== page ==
Because BG testing was performed in 30- to 60-min intervals, the precise rate of change in BG could not be calculated in our study. Although BG generally becomes more stable 2 h postmeal than during the immediate postprandial period, as demonstrated in other AST studies (2,7), there are undoubtedly some individuals who experience greater BG changes in the late postmeal time period and rate of BG change would likely vary between individuals. Although our study was not designed to assess rate of BG fluctuations, the magnitude of postprandial BG change was a useful and significant predictor of site differences, and this is consistent with other studies assessing rapid change in BG and reliability of AST (2–7).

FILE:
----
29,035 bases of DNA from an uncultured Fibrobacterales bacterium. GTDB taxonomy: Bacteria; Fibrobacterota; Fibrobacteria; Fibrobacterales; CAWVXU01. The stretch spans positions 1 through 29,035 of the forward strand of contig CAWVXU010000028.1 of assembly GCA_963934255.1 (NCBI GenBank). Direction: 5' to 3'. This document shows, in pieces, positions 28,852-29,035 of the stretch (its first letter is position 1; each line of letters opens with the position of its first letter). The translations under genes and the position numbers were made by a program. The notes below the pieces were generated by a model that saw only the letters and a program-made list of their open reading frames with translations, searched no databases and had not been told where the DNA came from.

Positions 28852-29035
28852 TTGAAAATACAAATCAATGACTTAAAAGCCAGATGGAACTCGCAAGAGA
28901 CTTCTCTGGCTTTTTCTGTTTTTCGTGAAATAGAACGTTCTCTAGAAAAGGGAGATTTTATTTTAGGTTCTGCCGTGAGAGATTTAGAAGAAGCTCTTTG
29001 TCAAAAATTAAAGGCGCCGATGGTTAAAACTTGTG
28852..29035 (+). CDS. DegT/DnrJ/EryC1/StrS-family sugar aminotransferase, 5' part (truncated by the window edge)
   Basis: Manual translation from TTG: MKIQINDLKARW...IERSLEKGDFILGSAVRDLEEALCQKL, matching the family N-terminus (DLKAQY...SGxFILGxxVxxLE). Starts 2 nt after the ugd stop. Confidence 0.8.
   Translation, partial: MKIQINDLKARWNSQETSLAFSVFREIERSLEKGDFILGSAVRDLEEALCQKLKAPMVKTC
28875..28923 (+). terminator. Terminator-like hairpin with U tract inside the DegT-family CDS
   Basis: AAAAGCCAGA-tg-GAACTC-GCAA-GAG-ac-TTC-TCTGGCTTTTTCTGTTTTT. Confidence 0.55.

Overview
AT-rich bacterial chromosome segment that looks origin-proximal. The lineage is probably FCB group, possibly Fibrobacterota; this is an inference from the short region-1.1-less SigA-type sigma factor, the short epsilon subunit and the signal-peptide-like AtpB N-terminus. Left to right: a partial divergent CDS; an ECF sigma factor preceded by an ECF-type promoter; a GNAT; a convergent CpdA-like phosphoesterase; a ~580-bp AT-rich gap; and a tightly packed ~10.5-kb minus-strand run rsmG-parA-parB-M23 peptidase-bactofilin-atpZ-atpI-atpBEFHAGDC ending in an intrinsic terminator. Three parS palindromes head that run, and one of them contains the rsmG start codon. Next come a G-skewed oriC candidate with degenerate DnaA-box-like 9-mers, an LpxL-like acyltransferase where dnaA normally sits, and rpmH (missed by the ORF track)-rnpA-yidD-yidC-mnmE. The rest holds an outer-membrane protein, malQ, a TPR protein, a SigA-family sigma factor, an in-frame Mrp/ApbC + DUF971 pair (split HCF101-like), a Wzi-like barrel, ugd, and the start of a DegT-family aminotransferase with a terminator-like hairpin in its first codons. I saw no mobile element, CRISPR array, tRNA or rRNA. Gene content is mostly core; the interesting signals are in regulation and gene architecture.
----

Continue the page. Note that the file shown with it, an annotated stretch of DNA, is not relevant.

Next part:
In addition, because all BG testing in our study was performed by a trained technician, it is not known whether our findings can be widely generalized to the greater patient population. Further studies using well-trained patient populations will be required to confirm our current results. And because our study included only subjects with type 2 diabetes, the applicability of these findings to patients with type 1 diabetes remains uncertain. However, prior studies of AST including patients with type 1 diabetes (2–7) have reported similar findings, and therefore, we anticipate that our findings are likely to be applicable to all patients with diabetes using frequent SMBG. Furthermore, all SMBG testing in this study was performed using only one BG monitoring device (the One Touch Ultra); however, studies using other devices have demonstrated similar results (3–7). Finally, because the meal component of this study included only a moderate carbohydrate load (40 g), it is not known how our results may have been affected by greater carbohydrate intake. However, our findings were similar to those of a study by Ellison et al. (2) in which patients were offered a meal choice of either 115 g or 143 g carbohydrate content.